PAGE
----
Now, in order to take the proper position in the Magic Circle, we usually recommend that you step in and between the shoulder straps, squat down and lift the straps on and into proper position on the shoulders. Place the straps well up toward the neck so they won’t tend to slip down during the squats. Be sure that you have them position so the ring rides level. Some men with very tender shoulders will use a sponge rubber pad under the straps, but this is seldom necessary. The straps are soft enough that they cause no appreciable discomfort.

If you are now properly positioned under the straps, place the hands on the thighs if you have a very heavy weight, and stand erect, taking the hands off the thighs as you attain the erect position, and grasping the ring where the chain connects to the ring; or many men find it better to grasp the chain itself at that intersection of chain and ring. This is the best hand position for steadying the ring and squatting.

You are now standing erect, and with hands properly placed, you pull slightly toward you. This steadies the ring as you step forward ahead of the supports, where you can go into a full or half squat as you desire. Remember, the position of the hands is important, for the steady, slight pull toward you not only keeps the ring from swinging but helps in the squat effort.

It is possible to do a very erect squat style with the Magic Circle, or it is possible to do the cheating style where you lean far forward as you come erect. The style you choose to use will depend on our desires. If you choose to affect the thighs primarily, then you will perform the erect squat. To do this properly, some of you will want to use a shoe or boot with a raised heel, and you must make a special effort to squat straight up and down. This is a more limited type of squat in which you affect fewer muscles and will have to use less weight. Then there is what we call the medium style that is about halfway between the vertical squat and the bendover squat. This is preferred by a large majority of men and is a good all-round squat for developing the legs and lower back.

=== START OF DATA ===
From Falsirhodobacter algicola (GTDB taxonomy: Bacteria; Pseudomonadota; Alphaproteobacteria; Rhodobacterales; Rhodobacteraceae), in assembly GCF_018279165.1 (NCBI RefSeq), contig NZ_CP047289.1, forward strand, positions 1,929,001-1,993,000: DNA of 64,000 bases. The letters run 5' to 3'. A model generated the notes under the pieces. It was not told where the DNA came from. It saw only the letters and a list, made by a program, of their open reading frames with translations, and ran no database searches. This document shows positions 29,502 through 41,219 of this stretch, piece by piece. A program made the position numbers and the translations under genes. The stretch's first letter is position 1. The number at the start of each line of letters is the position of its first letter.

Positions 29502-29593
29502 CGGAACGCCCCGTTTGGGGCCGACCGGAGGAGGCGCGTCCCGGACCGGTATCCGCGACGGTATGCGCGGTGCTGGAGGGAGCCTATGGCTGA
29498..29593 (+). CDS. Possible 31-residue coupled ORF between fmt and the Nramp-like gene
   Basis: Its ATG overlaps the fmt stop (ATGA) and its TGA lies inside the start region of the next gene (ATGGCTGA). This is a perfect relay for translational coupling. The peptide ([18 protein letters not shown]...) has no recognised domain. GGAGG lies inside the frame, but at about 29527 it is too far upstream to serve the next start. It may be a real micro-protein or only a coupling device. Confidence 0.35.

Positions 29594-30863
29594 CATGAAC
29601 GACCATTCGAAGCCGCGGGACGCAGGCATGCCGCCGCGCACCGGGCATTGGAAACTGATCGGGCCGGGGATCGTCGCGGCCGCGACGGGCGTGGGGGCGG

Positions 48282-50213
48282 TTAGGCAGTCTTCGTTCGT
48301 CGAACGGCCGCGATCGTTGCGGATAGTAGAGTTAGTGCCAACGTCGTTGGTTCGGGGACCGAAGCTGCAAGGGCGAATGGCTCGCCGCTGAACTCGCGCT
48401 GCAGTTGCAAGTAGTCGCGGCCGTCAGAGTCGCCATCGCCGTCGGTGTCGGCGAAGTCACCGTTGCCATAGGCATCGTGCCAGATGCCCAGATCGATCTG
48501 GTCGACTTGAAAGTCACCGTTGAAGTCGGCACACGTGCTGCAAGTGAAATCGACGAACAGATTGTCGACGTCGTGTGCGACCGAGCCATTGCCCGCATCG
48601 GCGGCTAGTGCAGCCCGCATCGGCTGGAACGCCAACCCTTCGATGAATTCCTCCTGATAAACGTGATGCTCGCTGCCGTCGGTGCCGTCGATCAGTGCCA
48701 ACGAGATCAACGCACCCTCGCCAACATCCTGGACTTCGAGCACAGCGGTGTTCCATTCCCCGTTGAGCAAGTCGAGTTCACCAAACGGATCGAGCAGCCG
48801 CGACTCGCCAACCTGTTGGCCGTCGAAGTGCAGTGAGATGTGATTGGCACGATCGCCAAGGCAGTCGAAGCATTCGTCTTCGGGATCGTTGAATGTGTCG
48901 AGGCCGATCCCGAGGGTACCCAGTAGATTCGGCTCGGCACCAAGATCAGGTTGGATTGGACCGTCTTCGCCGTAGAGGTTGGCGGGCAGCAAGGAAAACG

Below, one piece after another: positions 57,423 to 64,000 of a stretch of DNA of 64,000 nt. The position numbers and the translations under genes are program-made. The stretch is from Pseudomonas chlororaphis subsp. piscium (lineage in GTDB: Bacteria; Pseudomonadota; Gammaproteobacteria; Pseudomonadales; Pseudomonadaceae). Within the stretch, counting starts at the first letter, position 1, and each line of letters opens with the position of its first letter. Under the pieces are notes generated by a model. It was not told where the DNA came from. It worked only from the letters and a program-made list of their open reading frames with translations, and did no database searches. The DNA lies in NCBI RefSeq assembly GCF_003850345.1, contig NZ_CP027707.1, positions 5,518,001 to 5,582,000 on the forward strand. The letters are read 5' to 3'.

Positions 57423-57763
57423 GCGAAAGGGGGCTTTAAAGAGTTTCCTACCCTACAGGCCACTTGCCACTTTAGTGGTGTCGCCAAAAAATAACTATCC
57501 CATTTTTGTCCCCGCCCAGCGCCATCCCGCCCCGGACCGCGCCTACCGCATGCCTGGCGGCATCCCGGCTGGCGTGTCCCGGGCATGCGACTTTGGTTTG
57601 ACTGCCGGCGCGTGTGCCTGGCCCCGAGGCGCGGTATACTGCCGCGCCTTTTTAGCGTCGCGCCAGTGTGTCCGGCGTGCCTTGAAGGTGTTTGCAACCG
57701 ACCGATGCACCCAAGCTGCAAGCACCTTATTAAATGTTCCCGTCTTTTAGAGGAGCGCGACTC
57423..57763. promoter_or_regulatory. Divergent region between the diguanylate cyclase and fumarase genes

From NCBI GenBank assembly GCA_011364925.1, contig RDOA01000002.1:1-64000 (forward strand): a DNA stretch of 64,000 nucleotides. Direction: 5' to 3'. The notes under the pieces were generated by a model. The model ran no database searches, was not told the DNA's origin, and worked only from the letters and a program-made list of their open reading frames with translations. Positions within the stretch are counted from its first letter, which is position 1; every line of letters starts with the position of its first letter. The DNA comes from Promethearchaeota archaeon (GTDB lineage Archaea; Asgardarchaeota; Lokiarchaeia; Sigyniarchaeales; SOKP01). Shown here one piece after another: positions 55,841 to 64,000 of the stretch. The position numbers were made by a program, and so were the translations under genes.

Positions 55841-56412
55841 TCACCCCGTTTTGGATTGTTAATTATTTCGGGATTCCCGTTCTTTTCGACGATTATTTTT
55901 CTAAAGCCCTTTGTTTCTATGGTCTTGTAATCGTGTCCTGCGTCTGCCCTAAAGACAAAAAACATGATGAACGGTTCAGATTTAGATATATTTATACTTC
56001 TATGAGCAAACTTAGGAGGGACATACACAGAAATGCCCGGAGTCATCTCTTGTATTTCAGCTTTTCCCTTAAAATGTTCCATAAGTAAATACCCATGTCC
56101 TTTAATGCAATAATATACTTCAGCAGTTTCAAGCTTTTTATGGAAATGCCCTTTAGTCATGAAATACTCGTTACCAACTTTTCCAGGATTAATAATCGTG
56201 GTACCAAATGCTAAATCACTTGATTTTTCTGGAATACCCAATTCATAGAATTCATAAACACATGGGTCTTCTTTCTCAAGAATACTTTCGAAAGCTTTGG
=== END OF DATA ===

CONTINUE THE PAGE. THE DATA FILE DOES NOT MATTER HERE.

The bendover squat is more like a deadlift than a squat and as a matter of fact, is a very good back developer. We have seen some men who use this and have attained very thick erectors from it. This is especially true if the back is allowed to hump or bend. If you keep the back straight and make all the bend at the hips, then it affects the hips and backs of the thighs more. This style puts tremendous strain on the thigh biceps and gluteus muscles.